The doors to the office for China’s Olympics Bidding Committee in the city of Zhangjiakou are secured with a bike lock. Committee officials sit inside smoking. It’s not a scene you’d imagine for a place that was just awarded the 2022 Winter Games.
“It was a good time to bid,” admitted committee Deputy Director Zhang Chunsheng. “In the end, it came down to just two countries.”
Zhang is proud Team China beat out Team Kazakhstan to host the games. Zhangjiakou, a city of 4 million people in the mountains of Hebei province, will host the games alongside Beijing. The two cities are currently more than a three-hour drive apart from each other, but a planned high-speed train will cut that down to less than an hour.
Zhang admits it was no coincidence there weren’t any developed countries in the final bidding round for the winter games.
“People in more developed countries aren’t sure whether the Olympics will be good for them,” Zhang said, “but people here want change. They hope the Olympics will bring more opportunity.”
A half hour’s drive through the mountains north of Zhangjiakou in the ski town of Chongli where the Olympic alpine events will take place, it’s clear who’s got a head start.
“We’ve started construction on the four-star Tang Inn Hot Spring Club, the Tangshan Villas, and the five-star Intercontinental hotel,” recites saleswoman Zhao Tierui to a group of potential investors.
Zhao works for a developer that is building Four Seasons Town Dream Resort (no relation to the famous hotel chain). A three dimensional map at the sales office displays acres of ski runs, villas and attractions that appeal to China’s nouveau riche: a luxury spa, a royal Belgian homing pigeon base and an organic canteen.
Out-of-town investors dressed in designer sunglasses and suits hop out of luxury sport utility vehicles to take a look. Zhao Fang is among them. She bought a condo months ago before the Olympics announcement. Its value has risen by 20 percent, so she’s come back to buy another.
“I was thinking that if we got the Olympics, the price would certainly rise like crazy. And that’s what happened! I’m thrilled,” Zhao gushed.
Somebody’s who’s not so thrilled: a pair of local officials who’ve been tipped off that a foreign journalist is in town. They insist on escorting me wherever I go. “We won’t intervene. We just want good publicity for our motherland,” they assure me with nervous smiles.
I tell them they’re about to become the main characters in this story. They think about that for a moment and then split.
There’s a reason why they’re nervous.
They're worried I'll talk to people like Lu Wanku, who will be forced to move to make way for the region’s investment boom. Lu herds cattle and has lived in his tiny brick home for more than 20 years. His home is now in the way of a Four Seasons Town Dream Resort ski run.
He says the local government plans to compensate him with a paltry few thousand dollars for his house. Lu has two weeks to move out.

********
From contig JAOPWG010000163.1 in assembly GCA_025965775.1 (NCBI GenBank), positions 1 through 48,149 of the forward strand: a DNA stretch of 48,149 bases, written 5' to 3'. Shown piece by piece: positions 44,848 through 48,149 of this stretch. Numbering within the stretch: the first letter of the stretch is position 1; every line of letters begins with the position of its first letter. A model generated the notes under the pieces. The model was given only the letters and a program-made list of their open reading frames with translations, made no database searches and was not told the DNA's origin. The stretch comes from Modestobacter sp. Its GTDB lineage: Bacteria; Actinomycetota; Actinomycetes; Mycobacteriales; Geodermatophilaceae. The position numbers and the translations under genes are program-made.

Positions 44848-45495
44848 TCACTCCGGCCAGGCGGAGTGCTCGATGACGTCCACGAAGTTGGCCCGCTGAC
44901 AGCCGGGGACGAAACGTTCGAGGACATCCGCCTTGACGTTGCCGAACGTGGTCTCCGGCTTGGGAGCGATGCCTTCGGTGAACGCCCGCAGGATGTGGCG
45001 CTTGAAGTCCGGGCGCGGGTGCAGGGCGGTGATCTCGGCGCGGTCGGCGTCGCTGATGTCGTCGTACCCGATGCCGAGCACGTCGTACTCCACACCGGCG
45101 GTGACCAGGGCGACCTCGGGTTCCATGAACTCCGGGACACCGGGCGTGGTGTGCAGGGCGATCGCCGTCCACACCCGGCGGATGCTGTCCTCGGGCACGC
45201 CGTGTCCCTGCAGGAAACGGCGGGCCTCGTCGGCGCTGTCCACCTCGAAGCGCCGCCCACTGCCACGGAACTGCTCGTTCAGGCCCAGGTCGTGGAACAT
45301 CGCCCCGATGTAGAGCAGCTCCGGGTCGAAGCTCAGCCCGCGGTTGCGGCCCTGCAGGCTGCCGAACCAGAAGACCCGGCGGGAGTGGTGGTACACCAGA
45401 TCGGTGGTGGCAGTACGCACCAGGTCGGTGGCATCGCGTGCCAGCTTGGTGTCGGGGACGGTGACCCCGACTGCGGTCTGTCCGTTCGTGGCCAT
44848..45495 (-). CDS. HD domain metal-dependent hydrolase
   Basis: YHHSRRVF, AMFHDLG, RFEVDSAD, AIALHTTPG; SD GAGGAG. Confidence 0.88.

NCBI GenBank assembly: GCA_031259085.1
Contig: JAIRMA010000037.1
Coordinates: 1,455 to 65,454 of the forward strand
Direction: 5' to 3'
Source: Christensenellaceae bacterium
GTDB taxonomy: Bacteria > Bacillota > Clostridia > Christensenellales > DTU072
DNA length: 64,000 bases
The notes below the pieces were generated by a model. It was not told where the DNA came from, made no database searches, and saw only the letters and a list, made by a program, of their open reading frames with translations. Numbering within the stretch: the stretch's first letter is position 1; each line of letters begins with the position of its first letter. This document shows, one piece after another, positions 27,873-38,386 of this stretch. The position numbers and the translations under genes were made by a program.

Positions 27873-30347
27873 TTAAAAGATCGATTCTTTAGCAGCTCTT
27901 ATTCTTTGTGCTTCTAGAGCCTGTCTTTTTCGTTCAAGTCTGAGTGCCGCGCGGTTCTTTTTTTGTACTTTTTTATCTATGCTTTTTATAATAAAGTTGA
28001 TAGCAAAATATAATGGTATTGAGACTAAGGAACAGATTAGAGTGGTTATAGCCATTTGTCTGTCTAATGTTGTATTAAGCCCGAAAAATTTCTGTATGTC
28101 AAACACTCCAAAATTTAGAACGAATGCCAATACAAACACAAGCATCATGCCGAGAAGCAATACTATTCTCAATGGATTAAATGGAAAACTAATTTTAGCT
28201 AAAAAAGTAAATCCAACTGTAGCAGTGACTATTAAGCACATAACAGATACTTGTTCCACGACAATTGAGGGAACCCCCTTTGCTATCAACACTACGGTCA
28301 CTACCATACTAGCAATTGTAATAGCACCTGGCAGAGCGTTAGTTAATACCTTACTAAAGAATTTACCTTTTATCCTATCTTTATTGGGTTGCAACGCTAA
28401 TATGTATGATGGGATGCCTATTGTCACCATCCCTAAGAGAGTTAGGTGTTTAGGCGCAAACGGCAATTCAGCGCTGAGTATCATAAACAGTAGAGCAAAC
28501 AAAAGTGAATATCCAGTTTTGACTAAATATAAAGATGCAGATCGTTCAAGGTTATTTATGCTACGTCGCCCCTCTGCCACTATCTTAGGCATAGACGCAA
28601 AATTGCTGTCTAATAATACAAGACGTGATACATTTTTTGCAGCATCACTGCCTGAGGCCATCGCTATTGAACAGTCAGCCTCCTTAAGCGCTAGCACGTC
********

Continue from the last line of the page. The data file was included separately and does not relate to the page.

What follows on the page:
“I guess I’ll go further up into the mountains,” Lu said, watching excavators clear a ski run above him. “Who can afford to live here anymore? I’ve never even seen people ski before, but they’re building a resort on top of me. It doesn’t matter. Who can stand in the way of the Olympics? You do what you’re told.”
That’s the attitude in nearby Taizicheng too. It’s a farming village that’ll soon be wiped off the map for the Olympic Village. In seven years, thousands of athletes from all over the world will stay here. But now, in its final days, the only sign of life on the village’s main street is a camel tied to a post, chewing hay. The creature stands in front of a propaganda sign warning villagers about religious cults and drugs.
A farmer on a tractor selling chicken parts drives past. Lu Zhenfang stops to chat on her way home from her cabbage field. She’s lived here all her life. “I hope they build a new village for us,” Lu says. “If they give us land, I suppose I’ll continue to farm. If not, then I’ll have to see.”
Lu seems blasé about the whole affair. One reason is that none of the residents have heard when or where they will move. The other reason might be the local official who showed up as I began talking to her, a different one from the pair at the sales office, but just as jittery. I asked him where everyone’s going to move.
He doesn’t know either.
Up at the Genting Ski Resort where the Winter Olympic alpine events will take place, Marketing Director Isaac Zhao shook his head at all the confusion and the ballooning real estate bubble.
“We’ve told the local government money is not what is needed right now,” Zhao said. “You need a plan. You need to let the world see that in seven years, a small town like ours can host an international event. We’ve got a long way to go.”
Local restaurant owner Hou Manyu agreed. He worked as a chef for Chinese leader Deng Xiaoping in the 1980s after returning from China’s brief war with Vietnam in the late 1970s. His red credentials are deep — his communist-themed restaurant is adorned with photos of Chairman Mao. Hou said he’s proud the motherland will host the Olympics, but he hopes the local proletariat gets something out of the deal.
“Judging from the current situation, I don’t think the Olympics will benefit the common people whatsoever,” Hou said. “Land prices will climb sky high. But if you’re a big businessman, you’ll make millions. They’re screwing it up for us locals.”
As he says this, a customer tells Hou to be careful what he says to a foreign journalist. “What?” He yells back. “It’s the truth.”
He keeps an eye on his customer and says: “The Communist Party tells the truth.”
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